Lichenysin Production by Bacillus licheniformis Food Isolates and Toxicity to Human Cells

Kah Yen Claire Yeak*, Manca Perko, Guido Staring, Blanca M. Fernandez-Ciruelos, Jerry M. Wells, Tjakko Abee, Marjon H.J. Wells-Bennik*

*Corresponding author for this work

Research output: Contribution to journalArticleAcademicpeer-review

12 Citations (Scopus)


Bacillus licheniformis can cause foodborne intoxication due to the production of the surfactant lichenysin. The aim of this study was to measure the production of lichenysin by food isolates of B. licheniformis in LB medium and skimmed milk and its cytotoxicity for intestinal cells. Out of 11 B. licheniformis isolates tested, most showed robust growth in high salt (1M NaCl), 4% ethanol, at 37 or 55°C, and aerobic and anaerobic conditions. All strains produced lichenysin (in varying amounts), but not all strains were hemolytic. Production of this stable compound by selected strains (high producers B4094 and B4123, and type strain DSM13T) was subsequently determined using LB medium and milk, at 37 and 55°C. Lichenysin production in LB broth and milk was not detected at cell densities < 5 log10 CFU/ml. The highest concentrations were found in the stationary phase of growth. Total production of lichenysin was 4–20 times lower in milk than in LB broth (maximum 36 μg/ml), and ∼10 times lower in the biomass obtained from milk agar than LB agar. Under all conditions tested, strain B4094 consistently yielded the highest amounts. Besides strain variation and medium composition, temperature also had an effect on lichenysin production, with twofold lower amounts of lichenysin produced at 55°C than at 37°C. All three strains produced lichenysin A with varying acyl chain lengths (C11–C18). The relative abundance of the C14 variant was highest in milk and the C15 variant highest in LB. The concentration of lichenysin needed to reduce cell viability by 50% (IC50) was 16.6 μg/ml for Caco-2 human intestinal epithelial cells and 16.8 μg/ml for pig ileum organoids. Taken together, the presence of low levels (<5 log10 CFU/ml) of B. licheniformis in foods is unlikely to pose a foodborne hazard related to lichenysin production. However, depending on the strain present, the composition, and storage condition of the food, a risk of foodborne intoxication may arise if growth to high levels is supported and such product is ingested.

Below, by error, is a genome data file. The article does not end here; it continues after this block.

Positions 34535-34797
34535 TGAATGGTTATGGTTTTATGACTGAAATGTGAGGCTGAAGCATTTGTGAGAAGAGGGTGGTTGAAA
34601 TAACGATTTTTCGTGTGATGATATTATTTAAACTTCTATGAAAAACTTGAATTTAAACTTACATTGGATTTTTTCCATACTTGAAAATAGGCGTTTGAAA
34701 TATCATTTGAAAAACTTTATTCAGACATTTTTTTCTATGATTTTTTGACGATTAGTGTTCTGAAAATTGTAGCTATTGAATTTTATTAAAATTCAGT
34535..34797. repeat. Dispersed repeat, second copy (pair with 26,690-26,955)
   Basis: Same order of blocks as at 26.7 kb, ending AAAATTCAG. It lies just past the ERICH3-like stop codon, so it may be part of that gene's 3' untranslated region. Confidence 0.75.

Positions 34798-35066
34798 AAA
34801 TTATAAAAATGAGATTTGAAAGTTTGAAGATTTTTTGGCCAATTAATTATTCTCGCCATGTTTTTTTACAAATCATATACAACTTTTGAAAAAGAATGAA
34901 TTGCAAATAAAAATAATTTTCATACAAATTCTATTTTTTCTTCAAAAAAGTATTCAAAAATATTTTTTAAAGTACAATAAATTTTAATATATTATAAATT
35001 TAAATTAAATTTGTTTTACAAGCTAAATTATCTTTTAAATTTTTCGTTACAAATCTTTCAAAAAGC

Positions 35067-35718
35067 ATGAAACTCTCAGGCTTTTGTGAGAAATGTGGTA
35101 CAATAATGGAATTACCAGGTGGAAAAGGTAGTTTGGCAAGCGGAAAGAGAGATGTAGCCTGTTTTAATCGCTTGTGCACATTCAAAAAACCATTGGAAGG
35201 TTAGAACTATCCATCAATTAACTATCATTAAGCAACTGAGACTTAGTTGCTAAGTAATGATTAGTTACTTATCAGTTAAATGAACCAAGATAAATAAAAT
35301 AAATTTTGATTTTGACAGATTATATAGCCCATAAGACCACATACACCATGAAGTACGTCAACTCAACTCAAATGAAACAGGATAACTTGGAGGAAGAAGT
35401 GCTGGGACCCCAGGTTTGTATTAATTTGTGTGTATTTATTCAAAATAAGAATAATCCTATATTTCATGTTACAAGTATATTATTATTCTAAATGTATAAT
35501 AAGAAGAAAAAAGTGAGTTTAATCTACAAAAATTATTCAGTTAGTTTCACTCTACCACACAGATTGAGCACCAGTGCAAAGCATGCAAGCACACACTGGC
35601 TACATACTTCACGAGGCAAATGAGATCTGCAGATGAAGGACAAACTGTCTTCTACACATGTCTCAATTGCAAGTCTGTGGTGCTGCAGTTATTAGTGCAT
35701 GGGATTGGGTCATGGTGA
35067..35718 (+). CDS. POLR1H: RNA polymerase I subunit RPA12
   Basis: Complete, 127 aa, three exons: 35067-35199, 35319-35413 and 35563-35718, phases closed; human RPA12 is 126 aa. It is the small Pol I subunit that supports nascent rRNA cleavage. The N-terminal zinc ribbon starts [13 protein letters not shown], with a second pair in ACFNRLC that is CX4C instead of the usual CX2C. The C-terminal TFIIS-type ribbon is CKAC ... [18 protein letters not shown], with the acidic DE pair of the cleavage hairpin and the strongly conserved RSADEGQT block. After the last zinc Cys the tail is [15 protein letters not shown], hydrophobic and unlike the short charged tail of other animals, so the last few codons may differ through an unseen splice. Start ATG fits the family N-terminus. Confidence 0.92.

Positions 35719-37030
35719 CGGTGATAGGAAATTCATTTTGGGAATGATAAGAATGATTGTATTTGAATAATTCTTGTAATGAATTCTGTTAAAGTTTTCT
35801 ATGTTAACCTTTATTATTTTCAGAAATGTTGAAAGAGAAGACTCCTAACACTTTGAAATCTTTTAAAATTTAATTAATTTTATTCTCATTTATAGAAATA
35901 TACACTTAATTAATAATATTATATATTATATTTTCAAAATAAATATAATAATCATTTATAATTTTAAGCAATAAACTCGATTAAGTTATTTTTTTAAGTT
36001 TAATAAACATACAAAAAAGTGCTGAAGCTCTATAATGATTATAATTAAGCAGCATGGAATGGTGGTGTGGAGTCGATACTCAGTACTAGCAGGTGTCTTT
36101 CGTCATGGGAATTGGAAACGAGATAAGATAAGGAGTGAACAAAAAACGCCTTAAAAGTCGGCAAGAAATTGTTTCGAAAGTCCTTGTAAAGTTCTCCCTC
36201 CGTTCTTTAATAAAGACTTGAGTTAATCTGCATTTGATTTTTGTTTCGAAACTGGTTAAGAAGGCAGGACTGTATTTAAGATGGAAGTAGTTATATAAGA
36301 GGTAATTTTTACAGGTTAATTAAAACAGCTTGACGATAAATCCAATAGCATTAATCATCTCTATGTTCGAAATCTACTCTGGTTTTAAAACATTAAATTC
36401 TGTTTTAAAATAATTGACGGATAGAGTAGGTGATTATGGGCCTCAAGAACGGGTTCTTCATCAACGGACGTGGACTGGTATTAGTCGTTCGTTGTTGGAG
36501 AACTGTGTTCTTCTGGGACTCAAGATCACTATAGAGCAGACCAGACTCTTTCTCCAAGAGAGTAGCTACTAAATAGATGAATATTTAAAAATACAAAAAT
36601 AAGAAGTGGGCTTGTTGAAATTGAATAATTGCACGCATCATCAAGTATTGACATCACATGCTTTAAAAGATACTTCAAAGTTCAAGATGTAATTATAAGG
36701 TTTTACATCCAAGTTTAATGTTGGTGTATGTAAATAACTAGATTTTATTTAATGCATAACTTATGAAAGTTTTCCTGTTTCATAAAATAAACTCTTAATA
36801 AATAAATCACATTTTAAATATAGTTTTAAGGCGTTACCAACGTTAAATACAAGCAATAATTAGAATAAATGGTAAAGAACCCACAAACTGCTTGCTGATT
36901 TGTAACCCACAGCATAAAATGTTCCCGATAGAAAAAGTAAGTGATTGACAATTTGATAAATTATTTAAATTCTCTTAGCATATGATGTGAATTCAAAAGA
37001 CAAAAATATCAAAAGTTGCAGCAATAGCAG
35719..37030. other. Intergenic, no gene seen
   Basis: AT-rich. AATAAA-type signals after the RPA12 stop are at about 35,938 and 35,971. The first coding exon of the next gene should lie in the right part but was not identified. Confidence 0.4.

Original languageEnglish
Article number831033
JournalFrontiers in Microbiology
Publication statusPublished - 7 Feb 2022


  • biosurfactant
  • Caco-2
  • food poisoning
  • food safety
  • hazard
  • lipopeptide
  • skimmed milk
  • spore former


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